That's an interesting observation. Vaudeville was really unique at the time, wasn't it?
It was basically a catchall. It would be a dog act and a juggling act and somebody singing, maybe a hoofer. It was really just a bill of these very disparate acts. The problem was once film came in it was tough to get people to spend four bucks for vaudeville when they could spend a quarter for a short. And in vaudeville you never knew what you were getting. Some acts were great and some were awful. It's a really fine line. One man's trash is another man's treasure and one man's entertainment is another man's filth. It was the advent of film and vaudeville was beginning to descend into burlesque, and what had been a very, very firm line became very nebulous.
Isn't it interesting how it became an 'accidental success' for the other daughter.
Absolutely. It was completely accidental and also not an accident at all. Louise happened to be at the right place at the right time. She built a better mousetrap.
Kind of like reality TV.
A little. No pun intended; she was the survivor of burlesque in that she found a new way of doing it. She never fully stripped. She never showed her boobs. That was amazing for burlesque.
And then there is Rose. Every belter on the planet wants to sing her songs yet people sometimes only think of GYPSY as a star vehicle.
The show has become so tied to the personality of who is playing Mama Rose and it is one million times more than that. I don't think people automatically think of nuance when they think of GYPSY, and when they see this production I think they will see that this actually is a show of great nuance. Arthur Laurents has written the single most genius book of a musical ever. Doing it the way that we're doing it, in an intimate setting where everything is small, allows us to discover all those wonderful moments.
It sounds like a GYPSY nobody knows.
I hope so. And the thing is we're not setting out to do a GYPSY nobody knows. We're setting out to interpret the script and not rely on Mama Rose to come in and knock it out of the park. It's usually built around the star marching out there in her sensible shoes and barking out a song, and yes, we are going to deliver on that. But I feel like there are peaks and valleys leading up to that, and there's an honesty to the story that I don't know that I've always seen.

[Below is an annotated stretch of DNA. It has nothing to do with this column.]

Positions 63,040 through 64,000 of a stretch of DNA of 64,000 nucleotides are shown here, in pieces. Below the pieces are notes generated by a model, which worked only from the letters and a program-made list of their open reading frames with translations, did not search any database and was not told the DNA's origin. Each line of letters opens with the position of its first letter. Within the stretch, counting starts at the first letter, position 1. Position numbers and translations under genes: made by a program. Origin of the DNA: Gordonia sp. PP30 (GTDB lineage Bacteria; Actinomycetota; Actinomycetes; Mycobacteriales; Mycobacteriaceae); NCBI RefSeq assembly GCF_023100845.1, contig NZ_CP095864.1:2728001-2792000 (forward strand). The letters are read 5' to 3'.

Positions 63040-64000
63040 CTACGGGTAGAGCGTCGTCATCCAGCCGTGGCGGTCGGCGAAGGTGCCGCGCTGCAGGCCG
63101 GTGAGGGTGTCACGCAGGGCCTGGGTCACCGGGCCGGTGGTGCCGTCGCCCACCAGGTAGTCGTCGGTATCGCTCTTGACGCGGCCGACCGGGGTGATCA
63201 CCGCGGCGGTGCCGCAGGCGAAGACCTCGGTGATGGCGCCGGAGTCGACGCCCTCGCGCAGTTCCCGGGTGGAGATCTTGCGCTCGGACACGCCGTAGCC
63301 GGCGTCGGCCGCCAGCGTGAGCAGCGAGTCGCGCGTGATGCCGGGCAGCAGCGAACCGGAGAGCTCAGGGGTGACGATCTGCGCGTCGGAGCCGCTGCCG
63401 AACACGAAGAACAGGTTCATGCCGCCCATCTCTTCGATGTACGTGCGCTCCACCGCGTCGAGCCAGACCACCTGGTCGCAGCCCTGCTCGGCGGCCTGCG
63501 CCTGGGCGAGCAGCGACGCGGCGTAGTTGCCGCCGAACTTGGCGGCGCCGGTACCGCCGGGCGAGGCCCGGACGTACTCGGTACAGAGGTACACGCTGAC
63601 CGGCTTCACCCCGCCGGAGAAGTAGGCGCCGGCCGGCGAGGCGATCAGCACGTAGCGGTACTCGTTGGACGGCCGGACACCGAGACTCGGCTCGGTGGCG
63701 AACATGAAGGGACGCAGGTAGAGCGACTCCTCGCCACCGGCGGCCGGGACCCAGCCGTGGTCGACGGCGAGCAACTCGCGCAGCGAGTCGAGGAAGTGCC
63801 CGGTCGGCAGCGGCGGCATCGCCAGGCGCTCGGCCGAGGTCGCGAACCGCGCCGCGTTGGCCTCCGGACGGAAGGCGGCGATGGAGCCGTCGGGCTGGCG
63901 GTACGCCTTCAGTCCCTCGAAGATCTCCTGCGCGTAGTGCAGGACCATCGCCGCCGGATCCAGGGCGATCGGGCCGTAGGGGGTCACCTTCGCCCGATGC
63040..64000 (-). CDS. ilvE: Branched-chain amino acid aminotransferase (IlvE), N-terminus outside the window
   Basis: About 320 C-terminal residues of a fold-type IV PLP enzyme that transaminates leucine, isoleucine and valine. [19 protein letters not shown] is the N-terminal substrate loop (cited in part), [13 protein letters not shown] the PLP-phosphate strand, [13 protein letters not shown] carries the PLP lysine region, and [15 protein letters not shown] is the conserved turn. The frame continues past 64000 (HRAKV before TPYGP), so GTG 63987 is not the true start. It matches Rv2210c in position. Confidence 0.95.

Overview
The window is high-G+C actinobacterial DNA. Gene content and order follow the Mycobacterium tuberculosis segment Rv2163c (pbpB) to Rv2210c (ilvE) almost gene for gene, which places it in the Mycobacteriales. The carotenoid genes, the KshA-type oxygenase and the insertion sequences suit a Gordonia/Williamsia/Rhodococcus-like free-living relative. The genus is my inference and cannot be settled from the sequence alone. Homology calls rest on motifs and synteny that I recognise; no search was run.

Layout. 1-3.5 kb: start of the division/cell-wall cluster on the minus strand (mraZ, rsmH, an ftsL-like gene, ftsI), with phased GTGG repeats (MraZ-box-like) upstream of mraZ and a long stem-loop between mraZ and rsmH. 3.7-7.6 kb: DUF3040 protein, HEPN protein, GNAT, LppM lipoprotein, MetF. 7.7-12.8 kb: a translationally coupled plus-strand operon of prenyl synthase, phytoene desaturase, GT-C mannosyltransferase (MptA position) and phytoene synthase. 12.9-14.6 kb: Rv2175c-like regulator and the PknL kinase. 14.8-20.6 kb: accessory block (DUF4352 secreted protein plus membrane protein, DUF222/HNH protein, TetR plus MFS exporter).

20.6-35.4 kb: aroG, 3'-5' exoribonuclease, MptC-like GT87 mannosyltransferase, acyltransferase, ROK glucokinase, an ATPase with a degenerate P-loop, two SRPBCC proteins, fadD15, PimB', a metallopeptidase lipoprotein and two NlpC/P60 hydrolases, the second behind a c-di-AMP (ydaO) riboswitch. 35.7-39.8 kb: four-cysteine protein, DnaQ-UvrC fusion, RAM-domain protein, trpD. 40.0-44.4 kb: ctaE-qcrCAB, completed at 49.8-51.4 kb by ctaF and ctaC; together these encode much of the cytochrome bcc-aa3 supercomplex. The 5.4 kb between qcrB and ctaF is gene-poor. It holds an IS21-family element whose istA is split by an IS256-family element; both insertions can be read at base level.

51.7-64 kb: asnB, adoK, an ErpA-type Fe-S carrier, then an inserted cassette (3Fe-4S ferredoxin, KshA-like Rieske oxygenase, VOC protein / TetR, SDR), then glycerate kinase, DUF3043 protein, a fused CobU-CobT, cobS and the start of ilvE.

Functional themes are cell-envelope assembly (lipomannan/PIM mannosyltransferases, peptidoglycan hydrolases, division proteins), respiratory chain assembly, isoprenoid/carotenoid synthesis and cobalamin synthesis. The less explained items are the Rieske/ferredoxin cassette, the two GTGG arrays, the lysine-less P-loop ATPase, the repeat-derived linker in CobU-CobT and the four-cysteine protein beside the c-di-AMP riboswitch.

What do you think would have happened if Mama had lived at a different time in history?
That's a great question and there are a couple of what ifs that go along with that. If she would have been what she could have been, she would have been the star. She would have made the choices for herself instead of living them through her daughters. People like her, if they stay out of their way, are unstoppable.
Do you think she was ever afraid?
I think in the 3AM of her soul she had tons of fears but when she did what she was doing, she was intrepid. She did not understand the meaning of the word 'no' and that's not just a catch phrase. It didn't register with her. It was about the single minded pursuit of a dream and for her to have accomplished what she did was pretty amazing.
Who will be playing the daughters?
Stephanie Wall is playing older Louise and she is phenomenal. I feel like this is one of those situations where people are going to say, oh my god, who is she? Older June is Kailey Swanson, who will end up doing a very long run of Legally Blonde at some point. She's that girl, and a really good actress. And then the babies are Caitlin Williams as young Louise, who is utterly heartbreaking, and Kaleigh Ryan as Baby June, who came in and had the routine down at the audition. She came in with her batons, sang "Let Me Entertain You," twirled the batons, did the split and we said, "Okay, that's our Baby June."
What do you hope to accomplish with this production?
I feel like our job as theatre people is to somehow make you different on some level when you walk out than when you walked in. I really feel like this is a show where that's going to happen, and I think that typically you don't think of GYPSY as a show that's going to change you.
And after this, what other shows are on your wish list to direct?
I'm doing FALSETTOS in the fall and I'm super excited about that. It's for a new 99-seat theatre called the 3rd Street Theatre and it's a gorgeous space. Lani Shipman started the theatre and this is their inaugural production. Other shows I'd like to do...The second that they release GREY GARDENS for small theatre I need to get my hands on it. I love that show. VIOLET is also on my list. I directed a reading of it for Musical Theatre Guild and that was one of those shows where I said, my life is different now. I'd also love to do MY FAVORITE YEAR. It's another show that nobody ever does and it's also huge, but it would be great to do it here in L.A.
West Coast Ensemble's production of GYPSY will run May 13 - July 3, 2011 at the Theatre of Arts Arena Stage in Hollywood, 1625 N. Las Palmas Avenue, Hollywood, CA 90028. For tickets and more information go to www.westcoastensemble.org.